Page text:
LG Bitless Bridle?
 
 

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LG Bitless Bridle?

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    01-06-2010, 09:24 AM
  #1
Foal
LG Bitless Bridle?

I am currently riding my horse Bird in a Nurtural Bitless Bridle.
I used to ride him in a snaffle but he would NOT have any part of it, head tossing, wouldn't listen to any aids, bolting.
With the Bitless, he is soo much better. The only problem is that he is still very strong at the trot and canter. I have to work and work and work just to keep him at a decent pace.
From what I've read about the LG, it seems that people having the same problems as me had them disappear.
Just wondering if anyone has used one, or has any opinion on it.
Thank you.
     
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    01-06-2010, 10:12 PM
  #2
Foal
LOVE it! I am kind of a bitless fanatic, and ride regularly in a variety of rope halters, hackamores, sidepulls, etc... and I just love this one. I use it mostly on my young TB who is in training for eventing - he gets a little strong out galloping on the trails (especially in company! Helloooo race horse!) and this just gives me a bit more "whoa" than a sidepull with a teeny bit of leverage, but not so much as a hackamore, which can actually be very severe despite being bitless.

My other favourite is this guy... Nickers Saddlery - Floatation Hackamore I use one of these on my lesson pony, as she can be a turkey and likes to take occasional nibbles along the fence during a lesson as well as head to the gate when she feels the lesson is over - so this gives my students a bit more control without having them bouncing thier inexperienced hands around on a bit while they learn. When I bought her, she used to be ridden in a kimberwicke, but this works way better.
     
    01-07-2010, 12:46 AM
  #3
Foal
In order to teach my horse proper aids there must be a release of the pressure from the bridle. With the Nurtural, I've found that the reins don't slide through fast enough therefore I cannot teach him well since I can't release the pressure fast enough. I need something that is still bitless, but will have a more effective release. Not looking for something stronger.
I suppose I should have put that in my explanation also.
     
    01-07-2010, 02:10 AM
  #4
Weanling
About the bridle. It looks good. It looks like it does have more leverage than a nurtural which is what I use (at least during the winter) as well. Kind of like a leverage bit mixed with a bitless bridle.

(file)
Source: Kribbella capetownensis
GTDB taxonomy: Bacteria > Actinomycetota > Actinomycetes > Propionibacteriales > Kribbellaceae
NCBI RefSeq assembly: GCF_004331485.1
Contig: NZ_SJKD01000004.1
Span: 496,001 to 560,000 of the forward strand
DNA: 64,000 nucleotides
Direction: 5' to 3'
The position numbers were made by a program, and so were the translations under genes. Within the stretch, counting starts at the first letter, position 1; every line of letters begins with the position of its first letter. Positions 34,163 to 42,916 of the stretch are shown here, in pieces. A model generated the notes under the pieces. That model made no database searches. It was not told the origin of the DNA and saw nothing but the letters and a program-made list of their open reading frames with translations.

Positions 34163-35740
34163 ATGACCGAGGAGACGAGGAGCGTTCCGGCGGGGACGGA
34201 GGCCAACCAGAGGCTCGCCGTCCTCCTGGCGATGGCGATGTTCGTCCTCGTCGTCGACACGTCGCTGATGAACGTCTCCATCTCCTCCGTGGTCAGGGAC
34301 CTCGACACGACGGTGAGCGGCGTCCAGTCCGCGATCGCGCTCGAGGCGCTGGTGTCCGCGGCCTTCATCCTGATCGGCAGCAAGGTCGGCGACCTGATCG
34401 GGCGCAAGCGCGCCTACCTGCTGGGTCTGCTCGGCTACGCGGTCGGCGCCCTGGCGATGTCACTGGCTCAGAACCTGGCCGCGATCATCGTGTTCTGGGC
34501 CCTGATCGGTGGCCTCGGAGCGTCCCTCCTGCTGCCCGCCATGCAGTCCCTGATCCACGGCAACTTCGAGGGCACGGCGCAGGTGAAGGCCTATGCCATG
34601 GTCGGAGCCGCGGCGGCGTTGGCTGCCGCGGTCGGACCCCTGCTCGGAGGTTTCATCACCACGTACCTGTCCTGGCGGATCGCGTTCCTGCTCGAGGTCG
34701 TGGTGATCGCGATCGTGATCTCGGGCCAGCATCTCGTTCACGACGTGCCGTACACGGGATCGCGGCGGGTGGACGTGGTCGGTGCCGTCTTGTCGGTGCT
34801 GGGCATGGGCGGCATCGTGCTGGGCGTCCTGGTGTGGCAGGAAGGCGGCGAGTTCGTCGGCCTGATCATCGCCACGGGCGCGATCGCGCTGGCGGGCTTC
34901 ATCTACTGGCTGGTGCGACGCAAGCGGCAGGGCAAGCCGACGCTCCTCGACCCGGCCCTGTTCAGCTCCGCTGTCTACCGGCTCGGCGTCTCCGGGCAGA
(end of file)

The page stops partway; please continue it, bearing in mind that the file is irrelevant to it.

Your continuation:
Go ahead and give it a shot: it won't hurt to try.
     
    01-07-2010, 07:29 PM
  #5
Yearling
Personally, I wouldn't use it. Looks like it puts the head in a vice grip.

Though, bolting with the snaffle doesn't sound like 'he doesn't like it.' It sounds like 'he was trained to bolt and shake his head.'
     
    01-07-2010, 08:43 PM
  #6
Weanling
Personally, I don't like cross-strap-style bitless bridles...or rather, I don't like their message "bits are evil" "no more metal in the mouth" blah, blah. I have seen bitless bridles and they can be abused just as badly and be just as harmful as any bit or hackamore. The put pressure over the entire face and when the reins are pulled it acts just like a vice-grip. If you've ever worn a helmet that's too small for any amount of time, you know how bad it feels to have something too tight on your head.

And from what I can see the LG bitless looks like a glorified English hackamore.
To compare,
The LG:


English Hackamore:


The design is a little less bulky and has a few extra features, but the function and princaple is virtually identical.
     
    01-07-2010, 10:16 PM
  #7
Trained
How is this for constructive? My advice, and you are welcome to ignore it, is to find someone with more experience to help you get him to ride in a snaffle. Then spend some time getting him soft in the face and felxing vertically and laterally. Also disengage the front and hindquarters and perhaps do some one rein stops. Backing will also help with stopping. Going to a different bridle is not the ideal solution for the long term. Any horse can learn to handle in a snaffle. Try a french link if you like. Blowing through the bridle is indicitive of a horse that has quit trying to find your feel and is taking charge himself. Work on getting with him at slower gates and then work your way back up. It may seem like I'm offering the same advice over and over but the lack of feel and flexion is normally the cause of many problems people have with thier horses.
     
    01-07-2010, 10:29 PM
  #8
Green Broke
As far as the gear, you might look in to a "Little S" hackamore. That's what I use when my Nurtural isn't enough.

Also, you might take a look at what you're feeding him. Nutrition plays a BIG role in horse behavior. As does tack. A check by the saddle fitter and horse chiropractor might be in order. A teeth floating might be needed as well (can effect your bitless and definitely effects the bit).

Some more training is a good idea as well. Work with a Dressage instructor (not just an eventing trainer that does Dressage) on getting your horse to be more balanced and listening to your seat more. You should be able to use your seat and weight to slow your horse down without having to rely on your reins much.

Teaching the horse what "WHOA" means is a good idea as well. Those western trainers can teach you a thing or two as well . When I say whoa, I mean "WHOA NOW". Not in 30 seconds, not even in 3 strides, but NOW! First work on the lead rope. Do not over-use the word. If he doesn't stop on the first "whoa", get big and send him backward, then jerk the rope and say "Whoa" again asking for the stop. Praise him heavily, including food treats if he's good with them, when he does stop on whoa, even if you had to back him. You want it to be very clear to him exactly what you want. Once he's doing well on the lead (leading him from BOTH sides!!), then move on to the lunge line or round pen. Once he's doing well in the round pen, then try using it undersaddle.

When teaching whoa, be sure you ONLY say whoa when you want and expect a FULL STOP. For just slowing down I say "Easy" or for a fidgeting horse I say "Quit That". Teaching the "Whoa" comes in VERY handy! I teach it and how to ground tie to all of my horses. I have the best behaved "English" horses my vet or farrier has ever come across, lol.
     
    01-07-2010, 11:22 PM
  #9
Foal
Great advice everyone!
It's great because my old dressage instructor lives just down the road so maybe I'll drop by and ask her for a few lessons. As for the LG, I read that there are many different ways to use it. I'm going to look into it further, but it looks like some can be quite severe as others not so much. I just want something with a quick release of pressure so I can teach him properly how to slow and keep slow.

Quote:
Originally Posted by kevinshorses